Hurricane Cleo was the strongest Atlantic hurricane of the 1958 Atlantic hurricane season, based on maximum sustained winds. It remains one of only three Category 5 hurricanes to avoid land in the historical database–the others were Dog of 1950 and Easy of 1951. The third tropical cyclone, first hurricane, and first major hurricane of the season, Cleo developed from a tropical wave off the coast of Africa. It intensified to a tropical storm 300 miles (480 km) southeast of Praia, Cape Verde. It moved steadily westward, and it intensified to a hurricane on August 12. On August 14, the cyclone turned northward, and its forward motion decelerated. Later, the hurricane strengthened to its peak intensity of 160 mph (260 km/h) on August 15. On August 16, its movement increased, and the cyclone moved around the periphery of an upper-level anticyclone. Its northwest path was halted on August 18, and it turned northeast in response to a shortwave trough. The hurricane transitioned to an extratropical cyclone on August 20, causing no casualties in its path.
On August 11, a low pressure area was observed near the Cape Verde islands, which quickly became a tropical storm. Operationally, lack of data prevented the classification of Cleo until August 14, when it was observed by the Hurricane Hunters. On August 12, several ships reported the presence of an expansive circulation. On August 13, Cleo intensified to a hurricane, and it continued to quickly intensify, reaching major hurricane status on August 14. The cyclone's motion slowed, and an upper trough near 50°W allowed it to turn northward. On August 15, the hurricane's minimum central pressure of 948 mbar (28.0 inHg) was measured by reconnaissance aircraft, and it reached its estimated maximum sustained winds of 160 mph (260 km/h). The hurricane's strongest winds were not documented, so it is assumed that the cyclone reached its peak strength during the day.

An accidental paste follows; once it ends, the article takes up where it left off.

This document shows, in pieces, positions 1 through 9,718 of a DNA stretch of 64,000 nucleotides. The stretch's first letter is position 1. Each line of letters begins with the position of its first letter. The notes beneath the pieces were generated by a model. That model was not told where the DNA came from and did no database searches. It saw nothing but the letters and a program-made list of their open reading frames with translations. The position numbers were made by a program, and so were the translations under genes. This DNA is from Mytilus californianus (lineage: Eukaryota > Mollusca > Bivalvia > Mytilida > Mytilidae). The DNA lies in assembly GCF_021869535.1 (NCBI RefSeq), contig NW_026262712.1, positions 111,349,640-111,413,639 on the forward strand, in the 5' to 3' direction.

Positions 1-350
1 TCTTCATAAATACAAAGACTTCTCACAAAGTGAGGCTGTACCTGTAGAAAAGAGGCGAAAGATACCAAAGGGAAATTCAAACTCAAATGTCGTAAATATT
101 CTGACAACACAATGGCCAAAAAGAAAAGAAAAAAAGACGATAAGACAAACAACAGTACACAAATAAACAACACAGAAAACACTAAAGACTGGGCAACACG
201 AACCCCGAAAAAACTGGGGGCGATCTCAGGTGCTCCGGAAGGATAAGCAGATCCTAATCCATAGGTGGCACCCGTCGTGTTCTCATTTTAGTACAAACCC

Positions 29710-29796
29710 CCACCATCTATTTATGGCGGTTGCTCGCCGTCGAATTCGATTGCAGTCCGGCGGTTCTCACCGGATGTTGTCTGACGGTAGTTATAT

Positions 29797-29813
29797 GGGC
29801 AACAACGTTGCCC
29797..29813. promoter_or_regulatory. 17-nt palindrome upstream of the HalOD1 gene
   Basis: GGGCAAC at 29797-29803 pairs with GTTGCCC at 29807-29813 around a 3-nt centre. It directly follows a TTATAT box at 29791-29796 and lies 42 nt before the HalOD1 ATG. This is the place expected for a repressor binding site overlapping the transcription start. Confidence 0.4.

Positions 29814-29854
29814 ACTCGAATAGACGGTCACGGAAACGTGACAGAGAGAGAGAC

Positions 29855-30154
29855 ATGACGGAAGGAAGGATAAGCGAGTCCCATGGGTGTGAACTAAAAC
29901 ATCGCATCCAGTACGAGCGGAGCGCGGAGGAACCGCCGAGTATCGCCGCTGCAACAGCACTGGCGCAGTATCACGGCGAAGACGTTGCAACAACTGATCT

On August 16, the upper-level trough weakened, and a ridge of high pressure forced Cleo to turn northwest. Recurvature was not completed because of the storm's southerly latitude and climatological time of year. The storm slowly weakened to a strong Category 3 hurricane, and it passed within 450 miles (725 km) of Bermuda on August 18. Its speed slowed during the day, and a strong shortwave trough exited the Northeastern United States. In response, the cyclone accelerated northeast, and its winds diminished below major hurricane status. On August 19, the weakening cyclone passed southeast of the Canadian Maritimes, becoming extratropical the next day. Cleo's remnants moved east-southeast on August 21, and dissipated west of Portugal.
Preparations and impact
On August 14, the Weather Bureau office in San Juan, Puerto Rico issued a hurricane watch for the Lesser Antilles, and caution was advised for watercraft in the cyclone's path. When the storm moved more northward, the watch was discontinued on August 15. Hurricane Cleo ultimately caused minimal impact on land, limited to 2 inches (51 mm) of rainfall in St. John's, Newfoundland. The extratropical remnants of Cleo eventually affected Europe, but damages are unknown.